Book 9 gives three arguments for the conclusion that the just life is better than the unjust one. They represent Plato’s final answer to Glaucon.
We spent a lot of time on the first two and rushed through the third at the end.
Before jumping into Book 9, I described what I called Plato’s big idea: the city is best off when it is ruled by people who are the best at ruling. This follows from his account of why the just city is good. It is good because everyone in it is doing what they are best at. That includes the guardians: they are the best at ruling.
This is not a democratic conception of the state, but it makes a fair amount of sense. Why strive to have anyone other than those who are best at ruling in charge?
We discussed a variety of ideas about democracy and its alternatives.
For instance, you might say that democracy actually does select the best leaders or, at least, that it does a better job than any known alternative. I think China would be an interesting comparative case here. As Alex pointed out, the Chinese system has a way of selecting political leaders according to merit. It is different than Plato’s system for selecting guardians, of course, but the two systems are similar in that they both seek to train and select the best for political office.
Or you might say, with Kamyab and Karl Popper, that democracy does a better job than the alternatives of getting rid of bad leaders peacefully.
Or, as Will suggested, you might say that individuals have rights to participate in government and that democracy is the best way of respect their rights. If so, it is less important that democracy selects the best. People can use their rights as they please, even if they do a bad job of it.
And, finally, we should take Audrey’s point to heart: aristocracies do not, in fact, serve the interests of the lower classes even if they could do so, in theory. It would be interesting to compare similar countries with different political systems like, say, India and China, to see which system does a better job in advancing the interests of all of its citizens.
Anyway, on with Plato’s answers to Glaucon!
Plato’s first argument is that the tyrant, a.k.a. the completely unjust man, is an addict. They tyrant does all sorts of self-defeating things because he is controlled by his appetites. Consequently, he is unhappy, lacks control over his behavior, and lives in fear of others.
The argument is not based on generalizations about actual tyrants. (Would it be true if it were?) In making it, Plato reverts to the analogy between the city and the soul. Slave owners in the city have to fear their slaves and so the tyrant would live in fear of his appetites (see 579). That is not the most persuasive use of the analogy, in my opinion.
Our most important question about the argument took us back to our old friends Thrasymachus and Glaucon (see the handout). It looks to me as though Plato’s characterization of the tyrant is aimed at the character Thrasymachus described as the completely unjust man. Josh and Rosie expressed doubt that he is doing much to explain why Glaucon’s stealthier unjust life is so bad. The unjust person Glaucon described does not seem like the raving maniac described in book 9.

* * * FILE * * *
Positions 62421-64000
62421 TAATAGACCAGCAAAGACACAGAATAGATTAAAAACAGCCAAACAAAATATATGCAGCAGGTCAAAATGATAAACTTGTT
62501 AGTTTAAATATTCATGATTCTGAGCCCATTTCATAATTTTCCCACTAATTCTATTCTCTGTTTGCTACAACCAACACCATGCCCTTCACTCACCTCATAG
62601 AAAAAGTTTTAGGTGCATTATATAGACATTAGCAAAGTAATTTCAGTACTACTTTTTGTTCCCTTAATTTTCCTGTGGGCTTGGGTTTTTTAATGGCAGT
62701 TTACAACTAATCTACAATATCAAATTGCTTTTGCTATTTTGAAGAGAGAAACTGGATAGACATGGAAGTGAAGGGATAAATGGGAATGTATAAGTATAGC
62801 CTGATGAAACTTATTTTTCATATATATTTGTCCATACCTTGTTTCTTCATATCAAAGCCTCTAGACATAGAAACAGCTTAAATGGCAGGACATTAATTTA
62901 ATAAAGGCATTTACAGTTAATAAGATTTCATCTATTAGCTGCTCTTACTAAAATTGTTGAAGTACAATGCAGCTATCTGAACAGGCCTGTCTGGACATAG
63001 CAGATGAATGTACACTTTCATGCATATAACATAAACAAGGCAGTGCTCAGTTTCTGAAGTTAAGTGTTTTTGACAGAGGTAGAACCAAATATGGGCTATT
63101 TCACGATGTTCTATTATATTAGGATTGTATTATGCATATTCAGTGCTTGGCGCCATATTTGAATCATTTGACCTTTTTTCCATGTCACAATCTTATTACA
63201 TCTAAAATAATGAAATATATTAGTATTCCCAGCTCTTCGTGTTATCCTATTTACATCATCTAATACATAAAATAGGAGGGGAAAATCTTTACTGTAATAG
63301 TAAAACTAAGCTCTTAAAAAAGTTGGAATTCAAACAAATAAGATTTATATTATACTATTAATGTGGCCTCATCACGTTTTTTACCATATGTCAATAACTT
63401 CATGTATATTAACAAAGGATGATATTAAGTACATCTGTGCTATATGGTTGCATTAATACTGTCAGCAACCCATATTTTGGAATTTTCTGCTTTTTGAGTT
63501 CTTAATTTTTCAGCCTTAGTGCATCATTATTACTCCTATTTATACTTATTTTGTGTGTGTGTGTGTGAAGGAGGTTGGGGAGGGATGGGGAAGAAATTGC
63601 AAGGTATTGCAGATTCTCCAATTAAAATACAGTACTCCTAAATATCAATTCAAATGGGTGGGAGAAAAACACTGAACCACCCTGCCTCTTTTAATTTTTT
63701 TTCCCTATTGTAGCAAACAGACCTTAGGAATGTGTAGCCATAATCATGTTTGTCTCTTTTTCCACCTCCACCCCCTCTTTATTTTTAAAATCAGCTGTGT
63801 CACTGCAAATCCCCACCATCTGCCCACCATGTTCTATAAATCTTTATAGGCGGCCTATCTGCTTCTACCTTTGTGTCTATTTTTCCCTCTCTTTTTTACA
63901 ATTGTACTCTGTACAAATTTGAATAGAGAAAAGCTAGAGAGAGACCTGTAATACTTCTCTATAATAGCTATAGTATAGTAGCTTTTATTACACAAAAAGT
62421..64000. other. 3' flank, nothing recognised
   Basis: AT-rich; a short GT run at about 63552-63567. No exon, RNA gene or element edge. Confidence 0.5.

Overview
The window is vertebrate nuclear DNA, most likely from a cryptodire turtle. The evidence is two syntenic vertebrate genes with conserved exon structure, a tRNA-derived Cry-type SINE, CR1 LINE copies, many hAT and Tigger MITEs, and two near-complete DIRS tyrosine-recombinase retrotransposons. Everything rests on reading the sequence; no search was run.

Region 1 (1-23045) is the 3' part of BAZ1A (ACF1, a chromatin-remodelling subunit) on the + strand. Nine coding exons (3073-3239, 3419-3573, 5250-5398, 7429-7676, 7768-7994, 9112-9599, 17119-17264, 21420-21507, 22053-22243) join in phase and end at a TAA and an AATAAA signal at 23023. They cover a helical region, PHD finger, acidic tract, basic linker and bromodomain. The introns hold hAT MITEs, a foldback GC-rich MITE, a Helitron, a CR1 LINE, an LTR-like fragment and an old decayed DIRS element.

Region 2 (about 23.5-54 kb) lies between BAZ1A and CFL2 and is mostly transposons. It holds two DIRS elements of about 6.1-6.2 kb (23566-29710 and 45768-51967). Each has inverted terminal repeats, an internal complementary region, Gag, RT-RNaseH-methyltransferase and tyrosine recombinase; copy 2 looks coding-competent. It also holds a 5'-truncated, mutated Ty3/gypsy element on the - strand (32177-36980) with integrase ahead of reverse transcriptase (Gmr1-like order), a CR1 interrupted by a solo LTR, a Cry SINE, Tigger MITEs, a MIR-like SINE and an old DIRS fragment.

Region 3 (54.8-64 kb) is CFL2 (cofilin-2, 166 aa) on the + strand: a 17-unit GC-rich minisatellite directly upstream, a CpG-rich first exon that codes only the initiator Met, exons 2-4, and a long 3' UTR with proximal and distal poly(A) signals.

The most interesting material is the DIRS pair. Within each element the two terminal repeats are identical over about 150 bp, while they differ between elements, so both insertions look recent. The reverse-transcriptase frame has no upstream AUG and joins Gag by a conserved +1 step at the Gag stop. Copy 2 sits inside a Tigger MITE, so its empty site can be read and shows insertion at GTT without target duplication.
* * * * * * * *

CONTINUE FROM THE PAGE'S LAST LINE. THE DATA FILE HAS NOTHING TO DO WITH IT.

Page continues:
Plato’s second argument is that the philosophers have experienced the pleasures of each kind of life and know that the life of knowledge and justice is superior to the alternatives.
We practiced putting this into a numbered argument and especially looking for the unstated premise that is needed to make the argument work: the premise that someone who has experience of two kinds of pleasure is a better judge of which one is better than someone who has not had that experience.
Will S. pointed out that there was yet another unstated assumption, namely, that it is possible to compare pleasures as being better or worse. (Although as Will P. noted later in the day, Plato is really comparing lives. I wonder if Will S’s point would still hold, though.)
Kamyab and Bry doubted that the philosophers really do experience other kinds of lives. The do not live as productive people, after all.
Plato’s third argument is the most difficult to assess. He starts with the assumption that pleasure involves filling a kind of void. Then he maintains that the kinds of things the philosophers take pleasure in are more real than the kinds of things others take pleasure in. (Numbers, for instance, are unchanging and perfect while the stuff of the earth is neither.) Assuming that what is more real is more filling than what is less real, Plato concluded that the philosopher’s pleasures are superior to the pleasures that the other kinds of people pursue.
We did not have much time to go into this. I ran through Plato’s ideas about the forms and what the analogy of the cave is supposed to mean. The forms are supposed to be perfect, unchanging, and more fundamentally real than the things we see and experience. But Plato himself is quite open about the fact that he is incapable of saying much about what the forms may be like. His discussion lists his aspirations more than what he can prove or even adequately describe.
Plato. 1992. Republic. Translated by G.M.A. Grube and C.D.C. Reeve. Indianapolis: Hackett.
There was a handout for this class: 05.PlatoAnswerGlaucon.handout.pdf